Digital living labs are an option, stuff like Digital Spaces Living Lab andAn internationally distributed ubiquitous living lab innovation platform for digital ecosystem research. Living labs are a sort of holy grail, but they're also extremely difficult to set up relative to simple tests.
Instead of hoping for a pre-baked solution, look to examples of psychological research "in the wild". You might consider a briefer form of Longitudinal Study where you give your users an app to test and either ask them to use it naturally or ask them to use it every so often and collect data as time goes on.
There's some good ways a Longitudinal study can gather information without being over the user's shoulder 24/7:
- Intermittent surveys or diary-style reports from participants
- Automatic data collection tools (used with permission)
- One on one or focus group interviews before/after/during the study
Ideally you'd gather feedback from a wide variety of users who all naturally use the app, but there's already going to be plenty of selection bias, so it might be worth asking participants to just use the app every X days or for an hour every so often since you're probably dealing with a limited pool of participants in a limited time frame; if you're not conducting peer reviewed research that is intended to be rigorous and reproducible, it's more important that you get some data out of people than that you run a perfectly valid study. You want to be as valid as you can, but optimizing for validity and reliability is very difficult to begin with in these tasks. Keep the data as real as possible, but be practical.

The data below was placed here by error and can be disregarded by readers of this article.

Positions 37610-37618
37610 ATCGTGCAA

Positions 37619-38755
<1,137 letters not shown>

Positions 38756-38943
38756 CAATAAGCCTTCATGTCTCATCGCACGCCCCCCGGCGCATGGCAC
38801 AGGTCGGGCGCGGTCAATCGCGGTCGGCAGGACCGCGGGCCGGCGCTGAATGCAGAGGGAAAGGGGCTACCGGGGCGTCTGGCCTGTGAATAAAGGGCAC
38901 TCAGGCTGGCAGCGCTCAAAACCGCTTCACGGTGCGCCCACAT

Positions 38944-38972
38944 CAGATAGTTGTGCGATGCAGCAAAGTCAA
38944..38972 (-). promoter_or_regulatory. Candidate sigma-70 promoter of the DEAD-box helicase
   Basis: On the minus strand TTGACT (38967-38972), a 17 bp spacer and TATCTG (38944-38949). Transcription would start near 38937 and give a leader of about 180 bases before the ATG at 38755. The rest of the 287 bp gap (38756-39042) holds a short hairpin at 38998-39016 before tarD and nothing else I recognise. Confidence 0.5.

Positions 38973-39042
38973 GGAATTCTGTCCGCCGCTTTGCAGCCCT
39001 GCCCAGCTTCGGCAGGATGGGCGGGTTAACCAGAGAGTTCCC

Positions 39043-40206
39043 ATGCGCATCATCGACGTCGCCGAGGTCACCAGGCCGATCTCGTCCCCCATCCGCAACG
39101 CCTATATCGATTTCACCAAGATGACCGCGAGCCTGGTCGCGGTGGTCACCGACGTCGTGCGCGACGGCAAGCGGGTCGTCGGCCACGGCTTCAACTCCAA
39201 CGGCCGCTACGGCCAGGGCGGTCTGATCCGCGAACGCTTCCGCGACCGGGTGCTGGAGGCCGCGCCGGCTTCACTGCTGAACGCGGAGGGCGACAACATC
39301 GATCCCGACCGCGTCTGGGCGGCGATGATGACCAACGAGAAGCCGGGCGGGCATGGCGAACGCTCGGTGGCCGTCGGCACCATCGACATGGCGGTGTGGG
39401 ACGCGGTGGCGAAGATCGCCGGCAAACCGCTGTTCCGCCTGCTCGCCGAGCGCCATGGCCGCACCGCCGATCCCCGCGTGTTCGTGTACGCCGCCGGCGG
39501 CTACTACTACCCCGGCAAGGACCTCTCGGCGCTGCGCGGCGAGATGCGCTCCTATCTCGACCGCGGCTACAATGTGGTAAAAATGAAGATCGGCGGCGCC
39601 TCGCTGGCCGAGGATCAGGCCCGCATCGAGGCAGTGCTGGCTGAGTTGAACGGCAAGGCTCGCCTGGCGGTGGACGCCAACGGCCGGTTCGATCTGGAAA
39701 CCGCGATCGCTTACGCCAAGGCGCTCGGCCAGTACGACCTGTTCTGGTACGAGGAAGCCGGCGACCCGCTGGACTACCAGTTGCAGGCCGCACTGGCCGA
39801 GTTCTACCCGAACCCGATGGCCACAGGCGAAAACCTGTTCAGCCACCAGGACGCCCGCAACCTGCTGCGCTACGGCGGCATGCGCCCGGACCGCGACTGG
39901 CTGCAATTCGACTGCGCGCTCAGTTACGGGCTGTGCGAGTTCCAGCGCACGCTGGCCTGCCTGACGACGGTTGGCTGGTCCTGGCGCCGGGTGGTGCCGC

Instead of trying to record every second of the user's life with the product, collect intermittent surveys of their interaction with it. It's good to have a mix of some numeric measures like Likert scales along with some direct, relevant questions and a free-response section. This allows you to measure long-term trends so you can see the apparent difficulty/quality of experience curve of the app while also gathering free response insights which don't fit neatly into your stock questions.
It's also ideal that your app itself collect some tracking data of the users; gain consent and fully disclose what data the app will collect and when/how you'll get the data from the app. Ideally you could monitor usage of related apps, but this is rarely practical. It's more likely you'll be able to produce a special test user version of your product which does all this tracking. The survey is there to help fill the gaps.
Finally a one-on-one session or focus group with the users before debriefing can help you gather as much insights as possible (don't say you had anything to do with designing the product!). Not everyone fills out free response sections (or gives useful information in them), talking to them personally and casually can help glean as many insights as you can.
Obviously much more rigorous than your standard "bring 40 people in and have them click through a few screens" usability test, but this doesn't have to be as hard as it initially sounds. Collecting analytic data is pretty common in apps today already, and drafting up some surveys won't kill you. Remember your longitudinal study doesn't have to last years, pick a reasonable length considering the learning curve you want to study (new user to proficient? New user to expert?) and project time constraints.